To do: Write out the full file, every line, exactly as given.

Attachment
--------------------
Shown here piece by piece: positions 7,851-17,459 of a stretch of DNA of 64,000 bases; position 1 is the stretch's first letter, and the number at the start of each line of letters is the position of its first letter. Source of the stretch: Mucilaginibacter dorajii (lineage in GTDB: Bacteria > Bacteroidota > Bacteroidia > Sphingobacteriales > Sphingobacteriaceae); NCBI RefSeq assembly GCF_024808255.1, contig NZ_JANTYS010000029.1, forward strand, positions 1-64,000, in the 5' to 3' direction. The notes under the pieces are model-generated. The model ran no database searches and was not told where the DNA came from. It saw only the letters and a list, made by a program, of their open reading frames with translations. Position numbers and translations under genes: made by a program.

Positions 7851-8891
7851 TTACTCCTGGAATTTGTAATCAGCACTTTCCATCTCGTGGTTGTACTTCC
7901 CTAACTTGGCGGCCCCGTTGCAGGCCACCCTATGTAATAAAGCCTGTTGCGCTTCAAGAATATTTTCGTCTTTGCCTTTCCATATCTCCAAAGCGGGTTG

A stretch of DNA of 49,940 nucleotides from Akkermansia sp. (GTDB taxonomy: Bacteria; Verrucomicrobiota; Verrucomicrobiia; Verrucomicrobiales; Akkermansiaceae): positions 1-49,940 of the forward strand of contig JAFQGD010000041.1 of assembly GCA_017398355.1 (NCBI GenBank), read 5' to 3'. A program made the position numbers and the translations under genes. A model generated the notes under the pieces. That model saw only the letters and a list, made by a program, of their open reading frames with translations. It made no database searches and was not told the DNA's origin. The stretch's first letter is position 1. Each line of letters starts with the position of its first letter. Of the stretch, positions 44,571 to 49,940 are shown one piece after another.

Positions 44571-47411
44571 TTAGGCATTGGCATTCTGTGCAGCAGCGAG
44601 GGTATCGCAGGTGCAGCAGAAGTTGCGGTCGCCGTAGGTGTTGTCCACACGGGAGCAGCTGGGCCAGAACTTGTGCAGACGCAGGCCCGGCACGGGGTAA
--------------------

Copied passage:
Shown here piece by piece: positions 7,851-17,459 of a stretch of DNA of 64,000 bases; position 1 is the stretch's first letter, and the number at the start of each line of letters is the position of its first letter. Source of the stretch: Mucilaginibacter dorajii (lineage in GTDB: Bacteria > Bacteroidota > Bacteroidia > Sphingobacteriales > Sphingobacteriaceae); NCBI RefSeq assembly GCF_024808255.1, contig NZ_JANTYS010000029.1, forward strand, positions 1-64,000, in the 5' to 3' direction. The notes under the pieces are model-generated. The model ran no database searches and was not told where the DNA came from. It saw only the letters and a list, made by a program, of their open reading frames with translations. Position numbers and translations under genes: made by a program.

Positions 7851-8891
7851 TTACTCCTGGAATTTGTAATCAGCACTTTCCATCTCGTGGTTGTACTTCC
7901 CTAACTTGGCGGCCCCGTTGCAGGCCACCCTATGTAATAAAGCCTGTTGCGCTTCAAGAATATTTTCGTCTTTGCCTTTCCATATCTCCAAAGCGGGTTG

A stretch of DNA of 49,940 nucleotides from Akkermansia sp. (GTDB taxonomy: Bacteria; Verrucomicrobiota; Verrucomicrobiia; Verrucomicrobiales; Akkermansiaceae): positions 1-49,940 of the forward strand of contig JAFQGD010000041.1 of assembly GCA_017398355.1 (NCBI GenBank), read 5' to 3'. A program made the position numbers and the translations under genes. A model generated the notes under the pieces. That model saw only the letters and a list, made by a program, of their open reading frames with translations. It made no database searches and was not told the DNA's origin. The stretch's first letter is position 1. Each line of letters starts with the position of its first letter. Of the stretch, positions 44,571 to 49,940 are shown one piece after another.

Positions 44571-47411
44571 TTAGGCATTGGCATTCTGTGCAGCAGCGAG
44601 GGTATCGCAGGTGCAGCAGAAGTTGCGGTCGCCGTAGGTGTTGTCCACACGGGAGCAGCTGGGCCAGAACTTGTGCAGACGCAGGCCCGGCACGGGGTAA